Mention is made above of the occurrence of sway of the magneplane, due primarily to edge effect, and induced rolling which arises from the same effect. Both of these effects can be controlled by use of a magnetic keel coupled with active damping. With reference to FIG. 4, the superconducting levitation coils 2 of the magneplane vehicle are provided with the supplementary windings 8 near their central region. This figure shows the spatial relationship between the coils and the guideway, all intervening parts of the vehicle being omitted for clarity. The supplementary windings 8 (called keel coils) as shown in FIG. 5, generate an increased magnetic field intensity along the centerline of the vehicle, called a magnetic keel herein. This magnetic keel exerts a repulsive force against the inner edges labeled 7A and 7A of the guideway levitation strips 7 and 7', respectively, thereby producing both a centering force and a righting moment whenever the vehicle deviates from the guideway centerline. The magnetic keel therefore counteracts the undesirable edge effect. It also provides increased coupling forces with respect to the synchronous propulsion field generated by the propulsion conductors in the center strip of the guideway 4. The magnetic keel can, therefore, provide passive stabilizing forces, but it can, as well, be employed in conjunction with the active damping and stabilizing mechanism previously discussed.

Thus, in accordance with the foregoing teaching, active damping of slow oscillations is provided by adjusting propulsion current in the coils 5 in such a way as to generate vertical and horizontal forces, properly timed to damp oscillations. FIG. 2 shows the variation of Iongitudinal, lateral and vertical forces exerted on the vehicle by the synchronous propulsion field, as the position of the vehicle is changed with respect to the traveling field by a small amount centered about its normal propulsion position. The lateral force appears only if the vehicle is displaced from the centerline. In addition to the forces shown, there is also a variable righting moment, which is produced by interaction between the propulsion field and the magnetic keel.

It should be noted that the active ride control described here differs in a fundamental way from the active suspension control used in certain ferromagnetic attraction suspensions. In the latter, active control of the suspension magnet current is necessary to overcome the inherent instability of any attractive magnetic force; without control, the vehicle would make violent contact with the supporting steel rail. The respulsive suspension of magneplanes, in contrast, is inherently stable, and inertia of the vehicle serves to smooth out high frequency oscillations of the guideway. The active ride control according to the present invention serves, in the cases of a magneplane system, only to provide active damping to inherently undamped oscillations of low frequency. It does not need to achieve response to high frequency guideway undulations to accomplish this.

It is an essential feature of the invention that no onboard power is required to accomplish the active damping; all of the necessary power can be derived from the wayside propulsion system.

Modifications of the invention herein described will occur to persons skilled in the art and all such modifications are deemed to be within the spirit and scope of the invention as defined in the appended claims.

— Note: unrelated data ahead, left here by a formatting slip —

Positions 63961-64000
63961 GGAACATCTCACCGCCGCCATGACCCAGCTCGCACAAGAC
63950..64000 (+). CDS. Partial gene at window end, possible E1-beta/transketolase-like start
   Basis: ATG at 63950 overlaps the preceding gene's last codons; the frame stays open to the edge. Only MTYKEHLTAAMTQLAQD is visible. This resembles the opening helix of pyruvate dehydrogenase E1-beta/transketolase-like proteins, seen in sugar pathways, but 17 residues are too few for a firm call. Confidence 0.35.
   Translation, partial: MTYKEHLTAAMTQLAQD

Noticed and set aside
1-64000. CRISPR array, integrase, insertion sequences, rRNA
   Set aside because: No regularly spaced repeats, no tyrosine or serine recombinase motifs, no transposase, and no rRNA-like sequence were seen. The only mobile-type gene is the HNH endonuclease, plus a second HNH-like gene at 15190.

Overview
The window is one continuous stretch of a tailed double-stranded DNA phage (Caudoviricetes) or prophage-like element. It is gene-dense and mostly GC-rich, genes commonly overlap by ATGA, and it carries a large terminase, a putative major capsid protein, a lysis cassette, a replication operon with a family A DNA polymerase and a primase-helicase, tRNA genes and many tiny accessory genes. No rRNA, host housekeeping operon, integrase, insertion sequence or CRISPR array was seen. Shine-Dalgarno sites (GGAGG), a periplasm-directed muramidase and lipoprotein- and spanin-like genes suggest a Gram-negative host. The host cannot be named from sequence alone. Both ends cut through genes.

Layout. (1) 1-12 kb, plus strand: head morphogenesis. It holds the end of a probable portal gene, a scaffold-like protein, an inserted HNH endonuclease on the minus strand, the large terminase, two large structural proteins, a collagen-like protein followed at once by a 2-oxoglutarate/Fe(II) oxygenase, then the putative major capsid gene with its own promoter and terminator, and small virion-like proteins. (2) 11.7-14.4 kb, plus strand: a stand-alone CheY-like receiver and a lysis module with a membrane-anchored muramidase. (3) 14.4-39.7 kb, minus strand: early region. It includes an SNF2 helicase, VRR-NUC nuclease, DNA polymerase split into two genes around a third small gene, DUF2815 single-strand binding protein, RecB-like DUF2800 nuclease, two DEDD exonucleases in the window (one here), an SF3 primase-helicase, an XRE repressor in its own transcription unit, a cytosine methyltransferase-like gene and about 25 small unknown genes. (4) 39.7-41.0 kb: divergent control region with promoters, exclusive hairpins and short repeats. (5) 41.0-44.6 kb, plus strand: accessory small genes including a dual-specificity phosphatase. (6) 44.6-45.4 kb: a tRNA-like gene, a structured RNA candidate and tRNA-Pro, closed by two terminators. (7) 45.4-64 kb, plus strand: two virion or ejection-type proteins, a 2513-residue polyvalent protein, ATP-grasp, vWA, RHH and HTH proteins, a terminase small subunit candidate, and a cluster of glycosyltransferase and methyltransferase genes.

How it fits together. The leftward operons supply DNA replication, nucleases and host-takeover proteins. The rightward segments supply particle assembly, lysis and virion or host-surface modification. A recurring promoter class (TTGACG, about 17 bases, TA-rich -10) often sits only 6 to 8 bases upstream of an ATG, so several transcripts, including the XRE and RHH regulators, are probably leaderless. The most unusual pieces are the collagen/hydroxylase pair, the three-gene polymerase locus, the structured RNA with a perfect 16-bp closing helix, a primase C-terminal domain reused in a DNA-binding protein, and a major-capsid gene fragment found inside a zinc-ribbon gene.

What is claimed is:

1. Apparatus to provide stabilization and active oscillation damping of a suspended vehicle that comprises, in combination: means on the vehicle for creating a do magnetic field, active guideway means adapted to receive the vehicle and containing current loops which, when energized, create a linearly traveling magnetic propulsion field to provide at least one of synchronous acceleration, deceleration and cruise forces upon the vehicle, electric power source means connected to energize the currents loops, means for effecting momentary adjustment of the amplitude of the propulsion field and its frequency, the latter to change the linear spatial position of the propulsion field relative to that of the vehicle field, sensor means on the vehicle to sense vehicle motion in at least one degree of freedom for the purpose of controlling vehicle behavior by actively damping unwanted motion, and communication means operable to transmit a signal from the sensor means to the power source to effect changes therein, thereby to adjust at least one of the amplitude and the frequency of the propulsion field so as to provide stabilization and oscillation damping of the vehicle.

2. Apparatus as claimed in claim 1 in which the vehicle is cylindrical and in which the guideway means is trough-shaped.

3. Apparatus as claimed in claim 2 in which the means for creating a magnet field on the vehicle includes a plurality of on-board magnets located along the lower part of the vehicle and oriented alternately to provide alternate regions of north and south polarity along said lower part, and in which the guideway includes continuous, passive levitation conductors at each side of the guideway and current-carrying propulsion conductors at the center of the guideway between the passive conductors, thereby to provide levitation forces on the moving vehicle as well as the synchronous acceleration, deceleration and cruise forces.

4. Apparatus as claimed in claim 3 in which the onboard magnets comprise a plurality of superconductor coils.

5. Apparatus as claimed in claim 3 in which the passive levitation conductors form part of the communication means.

6. Apparatus as claimed in claim 1 in which the sensor means and the communication means form a feedback control system to provide vehicle control and in which the system includes magnetic phase position sensors, a telemetering transmitter capable of transmitting information to a wayside power control-system, data processing circuitry and at least one of accelerometers, gyroscopic sensors, magnetic field detectors, and position sensors.